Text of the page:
Welcome again to the Sunday Excerpt hour. Today’s piece of literature picks up where we left off last week after Sabrina and her trusty friend, Mindy, have knocked out Jason Foxworth and shown what a bully and a coward Dean really is.
“Mindy,” Sabrina said as she glanced at her friend, “Go get the car and take Jason to the hideout. He can recover there without anyone finding him.”
“What about you, comrade?” Mindy looked at her friend, worry filling her sweet blue eyes. She picked up the fox and slung him over her shoulder as if he were a sack of potatoes.
“Don’t worry about me, my friend. I’ve got to meet with someone soon then visit with father before we can do anything about this fox.” Worry filled Sabrina’s voice as she looked in the direction of the building the Claw and Fang called home. “Just keep him safe.” She paused for a moment as thoughts went racing through her mind. “I trust you with him.”
Not at all surprised by her friend’s wishes, Mindy nodded and headed back to where they had hidden the car in a nearby parking lot. Still not sure about her friend’s loyalty, Sabrina followed at a discreet distance to make sure the mink did do as she asked, then went back for the motorcycle.
Since she had to hide the fox’s bike, she took it to get to her next destination. She was glad the motorcycle wasn’t very distinctive. If anything it looked worse than it actually was. it rode smoothly over the worn streets of the warehouse district and down secluded alleys to the old side of town.
Away from the newer, more modern, look of the city, the old city still bore the scars of the Great War. Old buildings were in bad repair or burned out husks. The ruins made dangerous places for children to play and the homeless to take shelter. Even at this late hour, eyes could be felt staring out the glassless windows as the bike drove past. Only the foolhardy would linger after dark in the old city.
Sabrina had no intention of staying long beyond the next light change. Where she wanted to go was on the edge of the old city in an area of construction that was slowly edging its way closer to the scars of the past in the name of progress. The place she was going had been there since before the war and had miraculously survived it, mostly, intact.
The B52 Diner was an old favorite of hers, if only because of the old time decor and the fact that part of the actual building was a rather large bomber lying tilted on its side so that one of the wings jutted out to cover the walkway and some of the parking for drive-up customers. Inside, the aerial theme was kept with the booth seats resembling wide pilot seats and the tables looking like they were views of the land from high above. Maps and medals adorned the walls, and there was even a memorial plaque for all the war heroes that died in past wars. Pictures of famous people were also posted near the memorial and other places on the walls.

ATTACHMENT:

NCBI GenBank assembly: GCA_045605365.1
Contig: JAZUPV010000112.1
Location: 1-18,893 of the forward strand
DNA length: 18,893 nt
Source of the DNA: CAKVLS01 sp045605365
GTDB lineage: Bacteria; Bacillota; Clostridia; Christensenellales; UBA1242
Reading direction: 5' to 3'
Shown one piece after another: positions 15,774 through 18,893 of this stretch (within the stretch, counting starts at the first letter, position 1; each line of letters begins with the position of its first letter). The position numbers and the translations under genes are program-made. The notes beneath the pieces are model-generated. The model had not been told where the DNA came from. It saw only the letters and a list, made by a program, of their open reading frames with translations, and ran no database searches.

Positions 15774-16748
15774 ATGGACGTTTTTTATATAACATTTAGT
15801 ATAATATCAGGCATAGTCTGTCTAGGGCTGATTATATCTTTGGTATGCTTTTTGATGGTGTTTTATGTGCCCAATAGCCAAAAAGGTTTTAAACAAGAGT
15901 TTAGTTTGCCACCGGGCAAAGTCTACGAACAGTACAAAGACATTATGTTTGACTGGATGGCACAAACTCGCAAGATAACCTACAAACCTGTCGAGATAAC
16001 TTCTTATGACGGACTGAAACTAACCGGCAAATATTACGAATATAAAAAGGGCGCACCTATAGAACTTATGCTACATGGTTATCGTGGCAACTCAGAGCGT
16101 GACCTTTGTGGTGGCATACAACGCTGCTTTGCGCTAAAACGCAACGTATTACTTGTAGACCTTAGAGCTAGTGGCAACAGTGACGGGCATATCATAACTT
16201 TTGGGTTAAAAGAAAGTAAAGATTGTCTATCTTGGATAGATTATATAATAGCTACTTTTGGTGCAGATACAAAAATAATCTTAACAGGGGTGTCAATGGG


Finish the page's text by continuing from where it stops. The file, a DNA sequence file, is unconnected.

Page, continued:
What stood out most about the diner was the bar was a real set of propellers set end to end as the counter top. The stools and other seats were normal enough to go along with the black and white tile, and the smooth, almost metallic looking walls. Just above the counter, a chalkboard showed the items and prices.
The food wasn’t the best. She wasn’t there for the food. She was there to meet someone. It was the only place she felt safe and unobserved.
Sabrina looked about the room as she walked in. She stepped up to the bar and ordered herself a coffee and a burger. She knew she was going to regret eating the food in this place later, but it had been hours since she last had anything. Another casual look told her that her friend wasn’t there yet, so she picked an out of the way corner to eat and wait. It wasn’t long before her food arrived along with a refill for her coffee.
The owner seemed to love the war-time theme so much, he had his wait staff wear either uniforms or suits like out of some old movie. The waitresses and waiters wore the flight-suits while the bartenders, normally, wore the officer uniform. They weren’t real aviator clothes, but they fit the theme of the diner.
Many times in the past she had wondered why the owner chose that theme. No one complained that she knew of. Certainly the veterans were thankful someone remembered them fondly and gave them their due.
Looking at the old war memorabilia, she ate quietly and mentally gave thanks to those who had fought and won the Great War. Her attention then became attuned to the rain that was still falling steadily, keeping everything dreary and cold. It had stopped during her ride over and picked up just before she pulled under the wing. Soon the rain will be snow, she thought to herself, then things will really be hard to keep up. Or… perhaps not.